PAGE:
labor The Cost of a Decline in Unions
Like many Americans, I’ve been wary of labor unions.
Full-time union stagehands at Carnegie Hall earning more than $400,000 a year? A union hailing its defense of a New York teacher who smelled of alcohol and passed out in class, with even the principal unable to rouse her? A police union in New York City that has a tantrum and goes on virtual strike?
More broadly, I disdained unions as bringing corruption, nepotism and rigid work rules to the labor market, impeding the economic growth that ultimately makes a country strong.
I was wrong.
The abuses are real. But, as unions wane in American life, it’s also increasingly clear that they were doing a lot of good in sustaining middle class life — especially the private-sector unions that are now dwindling.
Most studies suggest that about one-fifth of the increase in economic inequality in America among men in recent decades is the result of the decline in unions. It may be more: A study in the American Sociological Review, using the broadest methodology, estimates that the decline of unions may account for one-third of the rise of inequality among men.
“To understand the rising inequality, you have to understand the devastation in the labor movement,” says Jake Rosenfeld, a labor expert at the University of Washington and the author of “What Unions No Longer Do.”
Take construction workers. A full-time construction worker earns about $10,000 less per year now than in 1973, in today’s dollars, according to Rosenfeld. One reason is probably that the proportion who are unionized has fallen in that period from more than 40 percent to just 14 percent.
“All the focus on labor’s flaws can distract us from the bigger picture,” Rosenfeld writes. “For generations now the labor movement has stood as the most prominent and effective voice for economic justice.”
I’m as appalled as anyone by silly work rules and $400,000 stagehands, or teachers’ unions shielding the incompetent. But unions also lobby for programs like universal prekindergarten that help create broad-based prosperity. They are pushing for a higher national minimum wage, even though that would directly benefit mostly nonunionized workers.
I’ve also changed my mind because, in recent years, the worst abuses by far haven’t been in the union shop but in the corporate suite. One of the things you learn as a journalist is that when there’s no accountability, we humans are capable of tremendous avarice and venality. That’s true of union bosses — and of corporate tycoons. Unions, even flawed ones, can provide checks and balances for flawed corporations.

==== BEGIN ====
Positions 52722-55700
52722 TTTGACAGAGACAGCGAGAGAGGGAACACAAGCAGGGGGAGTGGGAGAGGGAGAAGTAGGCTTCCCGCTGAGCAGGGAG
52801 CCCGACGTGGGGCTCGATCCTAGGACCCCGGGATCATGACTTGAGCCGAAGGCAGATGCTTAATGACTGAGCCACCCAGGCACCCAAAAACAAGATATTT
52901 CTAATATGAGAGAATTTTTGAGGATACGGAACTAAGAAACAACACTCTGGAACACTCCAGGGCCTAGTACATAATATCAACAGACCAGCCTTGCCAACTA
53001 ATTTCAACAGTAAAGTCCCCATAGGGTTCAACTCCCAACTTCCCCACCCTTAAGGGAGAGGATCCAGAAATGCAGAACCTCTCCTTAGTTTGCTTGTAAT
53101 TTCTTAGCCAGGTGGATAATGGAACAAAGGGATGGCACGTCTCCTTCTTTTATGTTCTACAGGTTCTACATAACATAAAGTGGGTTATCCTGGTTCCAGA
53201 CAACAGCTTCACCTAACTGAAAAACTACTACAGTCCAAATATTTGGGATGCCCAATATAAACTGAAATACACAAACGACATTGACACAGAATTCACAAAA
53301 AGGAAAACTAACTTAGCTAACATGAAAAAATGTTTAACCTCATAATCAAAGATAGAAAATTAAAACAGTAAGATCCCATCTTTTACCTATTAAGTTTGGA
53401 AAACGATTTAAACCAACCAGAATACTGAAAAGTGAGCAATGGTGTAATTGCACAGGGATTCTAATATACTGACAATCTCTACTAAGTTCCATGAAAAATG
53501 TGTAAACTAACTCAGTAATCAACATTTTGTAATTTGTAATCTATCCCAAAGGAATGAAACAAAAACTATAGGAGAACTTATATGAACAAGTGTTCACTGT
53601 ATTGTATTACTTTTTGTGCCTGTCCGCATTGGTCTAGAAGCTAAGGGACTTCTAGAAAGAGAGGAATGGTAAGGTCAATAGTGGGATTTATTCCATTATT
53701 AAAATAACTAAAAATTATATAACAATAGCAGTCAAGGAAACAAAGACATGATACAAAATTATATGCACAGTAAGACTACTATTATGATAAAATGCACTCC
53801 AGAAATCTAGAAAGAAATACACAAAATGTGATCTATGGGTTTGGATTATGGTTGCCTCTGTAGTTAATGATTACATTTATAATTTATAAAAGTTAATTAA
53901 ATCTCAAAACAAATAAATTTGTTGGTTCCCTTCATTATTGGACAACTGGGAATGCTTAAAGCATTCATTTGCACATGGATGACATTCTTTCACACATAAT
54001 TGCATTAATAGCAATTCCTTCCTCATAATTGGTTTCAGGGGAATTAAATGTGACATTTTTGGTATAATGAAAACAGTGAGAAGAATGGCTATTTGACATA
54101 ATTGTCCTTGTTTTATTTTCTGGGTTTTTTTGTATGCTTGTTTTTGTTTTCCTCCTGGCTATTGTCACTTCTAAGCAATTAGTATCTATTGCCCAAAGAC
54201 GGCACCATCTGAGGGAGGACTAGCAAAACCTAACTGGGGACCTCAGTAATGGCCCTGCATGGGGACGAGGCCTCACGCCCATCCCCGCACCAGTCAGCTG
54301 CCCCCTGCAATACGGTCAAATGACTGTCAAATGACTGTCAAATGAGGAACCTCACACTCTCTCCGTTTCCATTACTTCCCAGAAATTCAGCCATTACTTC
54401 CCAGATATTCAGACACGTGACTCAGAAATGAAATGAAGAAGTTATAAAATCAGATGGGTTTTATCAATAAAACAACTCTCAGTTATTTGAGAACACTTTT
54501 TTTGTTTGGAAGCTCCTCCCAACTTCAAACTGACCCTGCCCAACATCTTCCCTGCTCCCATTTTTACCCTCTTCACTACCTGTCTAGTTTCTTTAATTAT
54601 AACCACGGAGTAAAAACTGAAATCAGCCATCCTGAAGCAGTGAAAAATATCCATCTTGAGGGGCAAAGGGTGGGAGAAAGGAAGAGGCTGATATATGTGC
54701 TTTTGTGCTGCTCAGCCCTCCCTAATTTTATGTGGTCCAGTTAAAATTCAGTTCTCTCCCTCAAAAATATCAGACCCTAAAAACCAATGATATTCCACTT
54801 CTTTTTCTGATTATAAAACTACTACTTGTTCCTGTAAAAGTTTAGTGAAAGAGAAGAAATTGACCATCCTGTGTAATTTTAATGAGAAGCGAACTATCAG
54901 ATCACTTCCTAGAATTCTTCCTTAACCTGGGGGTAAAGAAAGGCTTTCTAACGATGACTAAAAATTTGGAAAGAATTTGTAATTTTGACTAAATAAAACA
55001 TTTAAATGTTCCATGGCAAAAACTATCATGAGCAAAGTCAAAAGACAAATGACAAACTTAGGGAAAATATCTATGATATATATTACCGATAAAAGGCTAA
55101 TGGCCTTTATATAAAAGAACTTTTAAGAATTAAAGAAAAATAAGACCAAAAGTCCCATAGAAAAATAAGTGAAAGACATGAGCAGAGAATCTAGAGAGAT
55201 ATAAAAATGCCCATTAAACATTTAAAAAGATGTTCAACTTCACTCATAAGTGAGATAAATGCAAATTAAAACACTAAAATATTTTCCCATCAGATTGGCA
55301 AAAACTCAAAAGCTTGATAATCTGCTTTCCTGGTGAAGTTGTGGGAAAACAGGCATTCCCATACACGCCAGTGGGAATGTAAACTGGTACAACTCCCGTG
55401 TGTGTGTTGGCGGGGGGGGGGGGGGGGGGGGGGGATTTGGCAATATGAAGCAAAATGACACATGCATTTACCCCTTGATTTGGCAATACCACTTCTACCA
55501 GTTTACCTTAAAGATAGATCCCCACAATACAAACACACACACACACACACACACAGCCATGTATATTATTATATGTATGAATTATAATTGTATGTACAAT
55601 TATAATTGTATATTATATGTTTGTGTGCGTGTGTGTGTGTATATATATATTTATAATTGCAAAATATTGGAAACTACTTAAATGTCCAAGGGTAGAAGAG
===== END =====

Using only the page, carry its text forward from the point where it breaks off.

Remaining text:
Many Americans think unions drag down the economy over all, but scholars disagree. American auto unions are often mentioned, but Germany’s car workers have a strong union, and so do Toyota’s in Japan and Kia’s in South Korea.
In Germany, the average autoworker earns about $67 per hour in salary and benefits, compared with $34 in the United States. Yet Germany’s car companies in 2010 produced more than twice as many vehicles as American companies did, and they were highly profitable. It’s too glib to say that the problem in the American sector was just unions.
Or look at American history. The peak years for unions were the 1940s and ’50s, which were also some of the fastest-growing years for the United States ever — and with broadly shared prosperity. Historically, the periods when union membership were highest were those when inequality was least.
Richard B. Freeman, a Harvard labor expert, notes that unions sometimes bring important benefits to industry: They can improve morale, reduce turnover and provide a channel to suggest productivity improvements.
Experts disagree about how this all balances out, but it’s clear that it’s not a major drag. “If you’re looking for big negatives, everybody knows they don’t exist,” Professor Freeman said.
Joseph Stiglitz notes in his book “The Price of Inequality” that when unions were strong in America, productivity and real hourly compensation moved together in manufacturing. But after 1980 (and especially after 2000) the link seemed to break and real wages stagnated.
It may be that as unions weakened, executives sometimes grabbed the gains from productivity. Perhaps that helps explain why chief executives at big companies earned, on average, 20 times as much as the typical worker in 1965, and 296 times as much in 2013, according to the Economic Policy Institute.
Lawrence F. Katz, a Harvard labor economist, raises concerns about some aspects of public-sector unions, but he says that in the private sector (where only 7 percent of workers are now unionized): “I think we’ve gone too far in de-unionization.”
He’s right. This isn’t something you often hear a columnist say, but I’ll say it again: I was wrong. At least in the private sector, we should strengthen unions, not try to eviscerate them.